$ docker tag test_nginx:latest test_nginx:0.1.0
$ docker images
docker images
REPOSITORY          TAG                 IMAGE ID            CREATED             SIZE
test_nginx          0.1.0               01df86f8a47f        7 minutes ago       132MB
test_nginx          latest              01df86f8a47f        7 minutes ago       132MB

Notice they have the same IMAGE_ID

Anatomy of a Dockerfile

A Dockerfile has a handful of commands to know









What image are we basing our image off of?

Docker images are extensible, so it’s simple to build off of other people’s work

FROM python:3.8.3-slim


Run a command inside the container at build time - install some dependency, setup some data etc.

RUN pip install psycopg2


Copy a file from your machine into the container when building

  • left side == your computer
  • right side == docker container
COPY requirements.txt requirements.txt


Labels add metadata to an image that can be used by tooling or looked up with inspect

LABEL maintainer="maintainer@mycompany.org"


The command that is executed when we do docker run without any arguments

CMD ["flask", "run", "-p", "8080"]

Notice the syntax - this makes it safer to parse

We can override the CMD by passing the command we want to run

$ docker run -it python:3.8-slim /bin/bash


Sometimes we want to run the container with arguments.

If ENTRYPOINT is specified, any arguments passed when doing docker run, they will be passed to the ENTRYPOINT

ENTRYPOINT ["python", "-i"] # docker run arguments will be appended


Sets the working directory inside the container - the docker version of cd

Useful if you want everything to happen in a subfolder



  • Create a new folder named db
  • Find the postgres docker image docs
  • Write a Dockerfile in the db directory to start a postgres 12 database
  • Initialize the database with a table matching the datafile found here
  • Build the image with a tag
  • Run the image
  • Connect to the database with Pycharm

What is it?

  • Docker compose coordinates multiple docker containers

In Docker

Imagine we have a python API that needs a Redis cache and a Postgres database. With only docker we would do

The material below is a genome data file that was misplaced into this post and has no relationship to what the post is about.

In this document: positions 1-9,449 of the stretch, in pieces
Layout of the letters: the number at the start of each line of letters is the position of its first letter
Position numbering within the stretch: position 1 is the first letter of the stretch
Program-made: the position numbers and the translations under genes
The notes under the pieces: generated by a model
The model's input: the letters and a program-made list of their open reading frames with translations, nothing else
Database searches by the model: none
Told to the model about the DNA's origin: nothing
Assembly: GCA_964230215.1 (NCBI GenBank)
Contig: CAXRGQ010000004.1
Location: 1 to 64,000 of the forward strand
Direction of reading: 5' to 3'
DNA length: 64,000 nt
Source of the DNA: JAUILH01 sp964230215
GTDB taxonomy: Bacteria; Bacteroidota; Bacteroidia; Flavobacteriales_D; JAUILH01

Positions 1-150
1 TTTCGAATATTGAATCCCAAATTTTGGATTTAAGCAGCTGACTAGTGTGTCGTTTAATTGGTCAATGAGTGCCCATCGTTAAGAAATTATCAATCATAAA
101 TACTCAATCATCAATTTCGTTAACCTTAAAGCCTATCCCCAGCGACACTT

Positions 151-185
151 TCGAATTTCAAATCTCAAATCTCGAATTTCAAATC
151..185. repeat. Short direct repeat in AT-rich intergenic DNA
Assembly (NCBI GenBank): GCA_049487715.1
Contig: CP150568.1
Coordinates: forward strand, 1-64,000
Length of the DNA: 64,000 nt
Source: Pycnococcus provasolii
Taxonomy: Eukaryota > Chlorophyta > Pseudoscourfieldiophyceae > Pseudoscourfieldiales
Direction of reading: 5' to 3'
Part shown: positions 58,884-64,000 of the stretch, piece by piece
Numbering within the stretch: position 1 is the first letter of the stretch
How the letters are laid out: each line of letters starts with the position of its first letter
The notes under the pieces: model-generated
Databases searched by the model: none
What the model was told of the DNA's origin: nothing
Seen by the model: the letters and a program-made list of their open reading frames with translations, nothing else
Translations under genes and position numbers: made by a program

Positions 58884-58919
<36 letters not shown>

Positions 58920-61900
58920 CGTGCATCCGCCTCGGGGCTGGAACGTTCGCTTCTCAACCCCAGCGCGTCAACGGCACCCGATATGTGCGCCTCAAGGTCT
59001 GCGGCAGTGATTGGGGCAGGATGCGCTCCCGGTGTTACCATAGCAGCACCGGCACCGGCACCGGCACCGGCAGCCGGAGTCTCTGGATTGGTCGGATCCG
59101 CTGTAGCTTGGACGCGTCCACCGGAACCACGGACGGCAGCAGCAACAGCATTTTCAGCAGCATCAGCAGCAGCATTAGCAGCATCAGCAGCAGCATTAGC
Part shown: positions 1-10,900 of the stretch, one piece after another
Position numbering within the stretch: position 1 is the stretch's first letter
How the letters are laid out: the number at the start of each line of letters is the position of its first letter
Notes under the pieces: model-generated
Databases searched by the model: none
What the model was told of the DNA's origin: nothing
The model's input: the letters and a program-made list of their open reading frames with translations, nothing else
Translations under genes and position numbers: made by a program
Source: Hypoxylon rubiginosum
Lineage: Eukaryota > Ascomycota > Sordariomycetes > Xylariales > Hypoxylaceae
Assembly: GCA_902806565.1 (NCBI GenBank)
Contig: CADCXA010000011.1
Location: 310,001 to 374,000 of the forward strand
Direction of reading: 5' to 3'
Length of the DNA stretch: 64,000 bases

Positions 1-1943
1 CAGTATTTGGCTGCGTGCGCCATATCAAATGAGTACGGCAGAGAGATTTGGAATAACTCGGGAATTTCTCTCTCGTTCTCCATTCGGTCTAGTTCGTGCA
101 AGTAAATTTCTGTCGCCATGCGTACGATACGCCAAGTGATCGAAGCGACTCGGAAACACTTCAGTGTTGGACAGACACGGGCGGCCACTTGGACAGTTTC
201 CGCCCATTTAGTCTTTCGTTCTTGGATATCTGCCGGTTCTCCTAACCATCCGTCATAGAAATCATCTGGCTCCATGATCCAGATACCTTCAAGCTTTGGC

• docker build webapp
  • docker run webapp
  • docker run redis
  • docker run postgres
  • Add them all to the same docker network, so they can talk to each other
  • Make sure each one has the correct environment variables to connect to each other

In docker-compose

docker-compose up

Seems a bit shorter?

The yaml file

Docker-compose specifies all the configuration necessary in the docker-compose.yaml file

The most important sections

  • build
  • environment
  • ports
  • volumes
  • image

Building a docker-compose file

We always need to specify a version number to ensure that docker-compose knows if it is compatible

The version numbers can be found here and is at 3.8 at the time of writing

version: "3.8"

Define services

  • docker deals with one service
  • docker-compose deals with multiple, so we need to define each service in its own block
version: "3.8"



Let’s add our postgres service from before

version: "3.8"
      context: ./db
      dockerfile: Dockerfile

And run it

docker-compose up


We want to add the POSTGRES_PASSWORD environment variable to the build - else it complains

version: "3.8"
      context: ./db
      dockerfile: Dockerfile
      - POSTGRES_USER=postgres
      - POSTGRES_PASSWORD=postgres


  • Create a new folder nginx
  • Create an index.html file in that folder
  • Add a <h1>Hello world</h1> to the index.html
  • Write a Dockerfile to run nginx and show that file
  • Add that service to the yaml file


version: "3.8"
            context: ./db
            dockerfile: Dockerfile
            - POSTGRES_USER=postgres
            - POSTGRES_PASSWORD=postgres
            context: ./nginx
            dockerfile: Dockerfile


In the exercise, we added the application - but we can’t actually access our website

We need a port mapping

            context: ./nginx
            dockerfile: Dockerfile
            - "8080:80"

Now we can go to localhost:8080 and see our website


We can also mount files in docker-compose - we can add a “hot reload” to our website.

            context: ./nginx
            dockerfile: Dockerfile
            - "8080:80"
            - "./index.html:/usr/share/nginx/html/index.html"

We can now add a index.html file to the same directory as the docker-compose file and look at the website

Try changing the contents of index.html


We can also specify an image to load

Let’s add a redis instance

        image: redis